Report says US Created Computer Viruses for Espionage, Warfare
Researchers have found evidence suggesting that the United States may have developed three computer viruses for use in espionage operations or cyber warfare.
A Reuters report said that Symantec Corp of the United States and Kaspersky Lab of Russia disclosed that they have found evidence that Flame's operators may have also worked with three other viruses that have yet to be discovered.
Current and former U.S. government sources also told Reuters that the United States was behind Stuxnet. Kaspersky and Symantec linked Stuxnet to Flame in June, saying that part of the Flame program is nearly identical to code found in a 2009 version of Stuxnet.
For now, the two firms know very little about the newly identified viruses, except that one of them is currently deployed in the Middle East. They are not sure what the malicious software was designed to do, the report said.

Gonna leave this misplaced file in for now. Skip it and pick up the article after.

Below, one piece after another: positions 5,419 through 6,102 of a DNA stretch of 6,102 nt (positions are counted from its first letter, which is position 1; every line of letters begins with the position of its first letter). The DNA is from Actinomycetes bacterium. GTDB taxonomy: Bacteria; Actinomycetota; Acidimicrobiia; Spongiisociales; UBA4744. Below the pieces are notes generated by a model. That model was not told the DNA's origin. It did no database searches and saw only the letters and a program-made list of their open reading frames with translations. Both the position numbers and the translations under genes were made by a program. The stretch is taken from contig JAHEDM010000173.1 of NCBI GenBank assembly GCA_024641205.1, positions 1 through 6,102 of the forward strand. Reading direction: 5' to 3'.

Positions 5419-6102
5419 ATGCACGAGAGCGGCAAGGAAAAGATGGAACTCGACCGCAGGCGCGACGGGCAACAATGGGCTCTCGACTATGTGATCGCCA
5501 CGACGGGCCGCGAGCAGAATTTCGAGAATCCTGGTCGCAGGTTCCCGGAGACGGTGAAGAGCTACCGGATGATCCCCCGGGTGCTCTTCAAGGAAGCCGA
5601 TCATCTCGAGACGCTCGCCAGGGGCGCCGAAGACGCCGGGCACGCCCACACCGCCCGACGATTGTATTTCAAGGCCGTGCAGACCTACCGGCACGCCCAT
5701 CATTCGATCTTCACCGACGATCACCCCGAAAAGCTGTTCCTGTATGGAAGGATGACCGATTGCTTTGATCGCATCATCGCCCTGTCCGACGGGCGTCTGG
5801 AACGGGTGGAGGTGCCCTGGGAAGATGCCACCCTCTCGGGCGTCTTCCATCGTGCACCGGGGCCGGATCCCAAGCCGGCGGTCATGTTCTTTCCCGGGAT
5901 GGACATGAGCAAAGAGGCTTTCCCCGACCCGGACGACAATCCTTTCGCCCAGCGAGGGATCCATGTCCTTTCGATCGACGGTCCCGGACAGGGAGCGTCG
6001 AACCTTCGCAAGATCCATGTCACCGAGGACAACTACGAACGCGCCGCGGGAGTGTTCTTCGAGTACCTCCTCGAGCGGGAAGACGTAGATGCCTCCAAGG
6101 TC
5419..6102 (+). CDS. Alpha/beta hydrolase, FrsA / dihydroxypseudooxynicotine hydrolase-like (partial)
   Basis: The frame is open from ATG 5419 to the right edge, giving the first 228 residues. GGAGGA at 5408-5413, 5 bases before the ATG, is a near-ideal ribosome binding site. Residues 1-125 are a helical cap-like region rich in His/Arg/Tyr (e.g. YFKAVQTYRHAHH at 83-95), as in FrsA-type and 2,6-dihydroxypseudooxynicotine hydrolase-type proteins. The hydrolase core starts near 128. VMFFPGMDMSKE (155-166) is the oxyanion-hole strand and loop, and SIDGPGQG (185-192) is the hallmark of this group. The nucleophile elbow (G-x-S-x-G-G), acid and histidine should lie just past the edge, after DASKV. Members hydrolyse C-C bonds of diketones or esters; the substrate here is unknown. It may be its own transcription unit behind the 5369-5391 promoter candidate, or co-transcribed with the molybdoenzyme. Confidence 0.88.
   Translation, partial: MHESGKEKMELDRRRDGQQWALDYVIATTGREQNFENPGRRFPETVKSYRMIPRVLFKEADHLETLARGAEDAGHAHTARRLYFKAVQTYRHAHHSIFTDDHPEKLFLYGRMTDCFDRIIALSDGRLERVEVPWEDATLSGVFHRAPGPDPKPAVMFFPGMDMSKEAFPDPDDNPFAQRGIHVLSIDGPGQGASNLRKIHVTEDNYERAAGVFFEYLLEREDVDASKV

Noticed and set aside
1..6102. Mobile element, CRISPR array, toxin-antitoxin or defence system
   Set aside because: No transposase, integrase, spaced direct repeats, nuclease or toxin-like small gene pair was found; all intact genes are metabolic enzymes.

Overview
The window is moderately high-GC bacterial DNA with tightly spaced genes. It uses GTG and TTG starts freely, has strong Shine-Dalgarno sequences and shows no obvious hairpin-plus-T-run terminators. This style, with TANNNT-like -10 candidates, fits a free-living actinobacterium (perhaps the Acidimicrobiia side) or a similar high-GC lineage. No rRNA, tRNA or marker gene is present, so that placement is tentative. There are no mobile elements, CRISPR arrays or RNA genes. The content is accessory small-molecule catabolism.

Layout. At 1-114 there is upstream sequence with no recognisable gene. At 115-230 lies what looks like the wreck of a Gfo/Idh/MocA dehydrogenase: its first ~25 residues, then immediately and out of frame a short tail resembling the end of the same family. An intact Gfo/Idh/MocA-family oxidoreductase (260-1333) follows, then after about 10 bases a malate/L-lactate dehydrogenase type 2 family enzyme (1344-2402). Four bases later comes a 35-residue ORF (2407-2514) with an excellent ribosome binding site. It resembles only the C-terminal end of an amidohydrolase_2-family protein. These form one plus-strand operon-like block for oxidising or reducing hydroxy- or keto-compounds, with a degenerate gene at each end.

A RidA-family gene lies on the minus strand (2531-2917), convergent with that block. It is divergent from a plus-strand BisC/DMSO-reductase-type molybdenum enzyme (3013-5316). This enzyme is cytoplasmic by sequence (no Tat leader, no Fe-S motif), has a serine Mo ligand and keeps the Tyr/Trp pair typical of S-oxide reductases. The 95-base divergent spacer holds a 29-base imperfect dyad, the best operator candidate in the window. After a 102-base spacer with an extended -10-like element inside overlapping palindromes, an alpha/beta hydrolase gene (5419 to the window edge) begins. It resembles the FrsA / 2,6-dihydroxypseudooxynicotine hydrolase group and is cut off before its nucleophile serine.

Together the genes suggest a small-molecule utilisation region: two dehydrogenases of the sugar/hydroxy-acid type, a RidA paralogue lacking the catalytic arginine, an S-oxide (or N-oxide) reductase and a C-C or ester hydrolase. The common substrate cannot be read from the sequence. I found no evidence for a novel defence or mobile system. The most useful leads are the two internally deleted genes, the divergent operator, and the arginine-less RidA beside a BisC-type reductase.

Kaspersky and Symantec released their findings in reports describing analysis of "command and control" servers used to communicate with and control computers infected with Flame, said the report.
Researchers from both firms said the Flame operation was managed using a piece of software named "Newsforyou" that was built by a team of four software developers starting in 2006, the Reuters report said.
It was designed to look like a common program for managing content on websites, which was likely done in a bid to disguise its real purpose from hosting providers or investigators so that the operation would not be compromised, Kaspersky said in its report.
Kaspersky Lab said it believes that SP, SPE and IP were espionage or sabotage tools separate from Flame. Symantec said it was not sure if they were simply variations of Flame or completely different pieces of software, said the report.